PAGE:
American semiconductor company, Intel Corp. has reportedly warned consumers that its processor supply is likely to hit bottom in the near future, as the firm foresees issues on the stock front.
George Davis, Intel’s Chief Financial Officer, has revealed that the semiconductor sector will witness acute supply problems in the third quarter of 2021. Persistent industry-wide shortages of components and substrates will sequentially lower the Client Computing Group (CCG) revenues, he added.
Despite the short-term decline in CPU production, clients may encounter acute supply shortages during the Q3 of the year. The cloud, governments, and enterprises in the data center space may, however, show significant recovery in this quarter.
Intel’s CEO, Pat Gelsinger, has recently predicted the continuation of the global chip shortage through 2023. In order to accrue profits during challenging times, the semiconductor firm is apparently prioritizing the consistent production of heavyweight processors to cater to their demand from data centers.
The issue in the shortage of processors lies in the insufficient substate supply, including the Ajinomoto ABF substrates. The lack of this base layer of the chip has adversely impacted the number of Intel’s CPUs.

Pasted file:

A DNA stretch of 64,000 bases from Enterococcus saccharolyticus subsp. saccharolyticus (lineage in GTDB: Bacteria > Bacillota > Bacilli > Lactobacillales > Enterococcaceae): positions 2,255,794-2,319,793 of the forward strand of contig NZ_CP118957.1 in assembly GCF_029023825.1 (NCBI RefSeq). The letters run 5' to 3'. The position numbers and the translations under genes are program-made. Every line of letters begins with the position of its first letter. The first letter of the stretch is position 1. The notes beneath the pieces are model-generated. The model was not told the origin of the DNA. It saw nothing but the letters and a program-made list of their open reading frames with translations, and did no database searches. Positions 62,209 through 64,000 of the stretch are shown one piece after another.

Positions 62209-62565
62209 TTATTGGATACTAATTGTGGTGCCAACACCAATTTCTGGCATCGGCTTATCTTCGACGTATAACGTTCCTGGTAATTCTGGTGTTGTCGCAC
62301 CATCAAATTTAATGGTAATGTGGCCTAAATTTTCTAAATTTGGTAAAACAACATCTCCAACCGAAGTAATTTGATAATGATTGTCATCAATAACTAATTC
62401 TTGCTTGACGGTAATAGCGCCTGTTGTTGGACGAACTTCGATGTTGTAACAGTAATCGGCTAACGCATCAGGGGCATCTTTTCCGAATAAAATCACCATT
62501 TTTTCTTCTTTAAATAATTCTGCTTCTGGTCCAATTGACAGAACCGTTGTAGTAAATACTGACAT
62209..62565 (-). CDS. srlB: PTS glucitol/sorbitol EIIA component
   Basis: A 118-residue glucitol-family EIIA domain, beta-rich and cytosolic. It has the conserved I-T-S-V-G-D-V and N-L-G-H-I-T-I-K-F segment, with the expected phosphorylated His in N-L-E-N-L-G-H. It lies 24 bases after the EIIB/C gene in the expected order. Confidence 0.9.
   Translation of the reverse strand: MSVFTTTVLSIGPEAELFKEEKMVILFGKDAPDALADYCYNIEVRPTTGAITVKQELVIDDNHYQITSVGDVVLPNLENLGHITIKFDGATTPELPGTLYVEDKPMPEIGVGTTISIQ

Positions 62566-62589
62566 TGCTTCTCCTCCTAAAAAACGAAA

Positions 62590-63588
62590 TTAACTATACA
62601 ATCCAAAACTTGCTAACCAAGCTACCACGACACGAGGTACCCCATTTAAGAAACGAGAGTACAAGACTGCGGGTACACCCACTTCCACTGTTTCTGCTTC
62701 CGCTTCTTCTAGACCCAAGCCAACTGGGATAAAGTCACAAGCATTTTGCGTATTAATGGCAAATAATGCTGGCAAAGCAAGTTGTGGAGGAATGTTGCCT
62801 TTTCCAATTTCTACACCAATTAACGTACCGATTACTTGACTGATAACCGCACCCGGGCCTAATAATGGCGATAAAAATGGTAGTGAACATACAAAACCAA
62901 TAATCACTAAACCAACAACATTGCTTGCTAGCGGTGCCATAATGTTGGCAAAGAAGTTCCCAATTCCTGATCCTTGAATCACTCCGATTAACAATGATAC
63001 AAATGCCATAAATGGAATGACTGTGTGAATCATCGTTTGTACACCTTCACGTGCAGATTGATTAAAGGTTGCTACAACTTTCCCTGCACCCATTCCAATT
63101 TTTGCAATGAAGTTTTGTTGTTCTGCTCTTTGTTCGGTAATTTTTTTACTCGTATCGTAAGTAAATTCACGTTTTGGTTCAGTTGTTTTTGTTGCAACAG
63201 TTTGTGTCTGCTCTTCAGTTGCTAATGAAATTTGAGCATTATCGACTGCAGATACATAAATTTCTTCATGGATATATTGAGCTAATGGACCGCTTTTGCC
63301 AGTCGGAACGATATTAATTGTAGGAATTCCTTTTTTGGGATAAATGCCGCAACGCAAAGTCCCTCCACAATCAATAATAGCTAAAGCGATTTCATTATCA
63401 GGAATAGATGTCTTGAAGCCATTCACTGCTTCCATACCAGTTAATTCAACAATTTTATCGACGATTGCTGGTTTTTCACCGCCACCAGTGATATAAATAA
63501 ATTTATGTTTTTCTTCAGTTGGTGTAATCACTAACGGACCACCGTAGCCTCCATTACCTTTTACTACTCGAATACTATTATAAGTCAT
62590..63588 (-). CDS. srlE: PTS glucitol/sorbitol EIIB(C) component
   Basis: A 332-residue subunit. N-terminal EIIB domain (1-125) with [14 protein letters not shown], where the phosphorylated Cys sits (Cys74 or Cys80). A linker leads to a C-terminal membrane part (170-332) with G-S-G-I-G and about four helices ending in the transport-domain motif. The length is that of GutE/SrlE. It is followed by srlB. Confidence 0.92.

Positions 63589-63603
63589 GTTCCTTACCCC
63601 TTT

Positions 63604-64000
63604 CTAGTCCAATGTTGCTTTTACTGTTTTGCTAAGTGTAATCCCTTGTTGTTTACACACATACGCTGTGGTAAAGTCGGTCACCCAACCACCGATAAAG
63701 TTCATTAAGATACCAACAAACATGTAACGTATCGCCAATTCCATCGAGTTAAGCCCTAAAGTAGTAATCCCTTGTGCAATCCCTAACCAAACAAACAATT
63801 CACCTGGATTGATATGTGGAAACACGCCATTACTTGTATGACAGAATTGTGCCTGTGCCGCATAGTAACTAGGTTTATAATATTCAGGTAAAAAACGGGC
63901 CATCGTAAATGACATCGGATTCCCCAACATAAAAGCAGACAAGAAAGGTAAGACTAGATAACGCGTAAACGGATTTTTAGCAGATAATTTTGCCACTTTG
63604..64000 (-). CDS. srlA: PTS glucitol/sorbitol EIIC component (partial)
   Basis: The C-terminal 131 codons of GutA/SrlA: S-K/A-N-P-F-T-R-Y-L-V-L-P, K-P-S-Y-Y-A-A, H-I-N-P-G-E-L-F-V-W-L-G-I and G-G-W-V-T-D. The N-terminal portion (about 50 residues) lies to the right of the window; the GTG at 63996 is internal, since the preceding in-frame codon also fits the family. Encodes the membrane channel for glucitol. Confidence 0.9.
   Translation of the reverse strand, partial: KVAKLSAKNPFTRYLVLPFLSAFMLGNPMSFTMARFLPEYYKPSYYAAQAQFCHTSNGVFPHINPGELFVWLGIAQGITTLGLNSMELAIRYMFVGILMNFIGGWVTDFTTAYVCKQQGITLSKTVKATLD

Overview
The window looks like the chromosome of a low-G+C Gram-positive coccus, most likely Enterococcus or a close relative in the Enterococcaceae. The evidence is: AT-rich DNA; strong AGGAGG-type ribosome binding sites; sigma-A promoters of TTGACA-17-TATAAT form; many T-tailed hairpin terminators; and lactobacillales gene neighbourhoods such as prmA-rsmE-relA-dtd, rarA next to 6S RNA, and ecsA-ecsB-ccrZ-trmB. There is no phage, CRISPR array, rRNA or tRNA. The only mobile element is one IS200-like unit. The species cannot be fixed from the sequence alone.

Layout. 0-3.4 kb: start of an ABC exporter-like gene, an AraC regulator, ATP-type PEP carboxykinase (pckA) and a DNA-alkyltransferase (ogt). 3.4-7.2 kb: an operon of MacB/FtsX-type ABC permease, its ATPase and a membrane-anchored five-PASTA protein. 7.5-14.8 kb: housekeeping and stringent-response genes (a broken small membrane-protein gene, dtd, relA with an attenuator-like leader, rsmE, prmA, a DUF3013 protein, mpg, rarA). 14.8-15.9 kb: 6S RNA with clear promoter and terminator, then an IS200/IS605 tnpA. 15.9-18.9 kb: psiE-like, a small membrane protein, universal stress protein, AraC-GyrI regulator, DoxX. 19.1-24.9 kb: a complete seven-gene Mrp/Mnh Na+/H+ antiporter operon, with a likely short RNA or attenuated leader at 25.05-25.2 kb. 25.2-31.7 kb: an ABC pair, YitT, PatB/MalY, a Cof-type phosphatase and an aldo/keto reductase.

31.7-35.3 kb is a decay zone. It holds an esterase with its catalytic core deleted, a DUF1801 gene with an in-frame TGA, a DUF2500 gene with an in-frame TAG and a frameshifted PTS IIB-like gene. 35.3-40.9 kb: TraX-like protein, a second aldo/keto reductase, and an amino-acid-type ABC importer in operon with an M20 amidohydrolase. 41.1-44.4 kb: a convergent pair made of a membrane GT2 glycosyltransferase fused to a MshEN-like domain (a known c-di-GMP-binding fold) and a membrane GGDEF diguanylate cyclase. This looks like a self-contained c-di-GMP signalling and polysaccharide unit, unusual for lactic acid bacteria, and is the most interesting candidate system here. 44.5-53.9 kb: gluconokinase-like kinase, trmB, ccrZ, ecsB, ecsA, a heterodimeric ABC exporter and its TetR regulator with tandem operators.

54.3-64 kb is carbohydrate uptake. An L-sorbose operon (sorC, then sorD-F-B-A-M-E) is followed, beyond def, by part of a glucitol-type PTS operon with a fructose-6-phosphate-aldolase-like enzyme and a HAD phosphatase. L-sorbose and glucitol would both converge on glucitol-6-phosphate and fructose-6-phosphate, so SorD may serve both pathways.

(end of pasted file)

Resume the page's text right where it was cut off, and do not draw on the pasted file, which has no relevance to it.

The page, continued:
Notably, the firm has been placing high emphasis on self-sufficiency, rapid in-house production of ABF substrates, and increased investment in the ABF substrate makers due to the increasing manufacturing constraint as well as to mitigate shortages.
For the record, Intel is targeting to launch its next-generation Alder Lake desktop CPUs in 2021, probably by October. This significant launch of the 12th-generation CPUs will help the company pick up from the Q3 supply shortage.
As per reliable reports, this CPU series will employ a combination of normal and low-power cores, ensure a 20% performance increase for various single-threaded applications, as well as deliver an enhanced multi-threaded performance.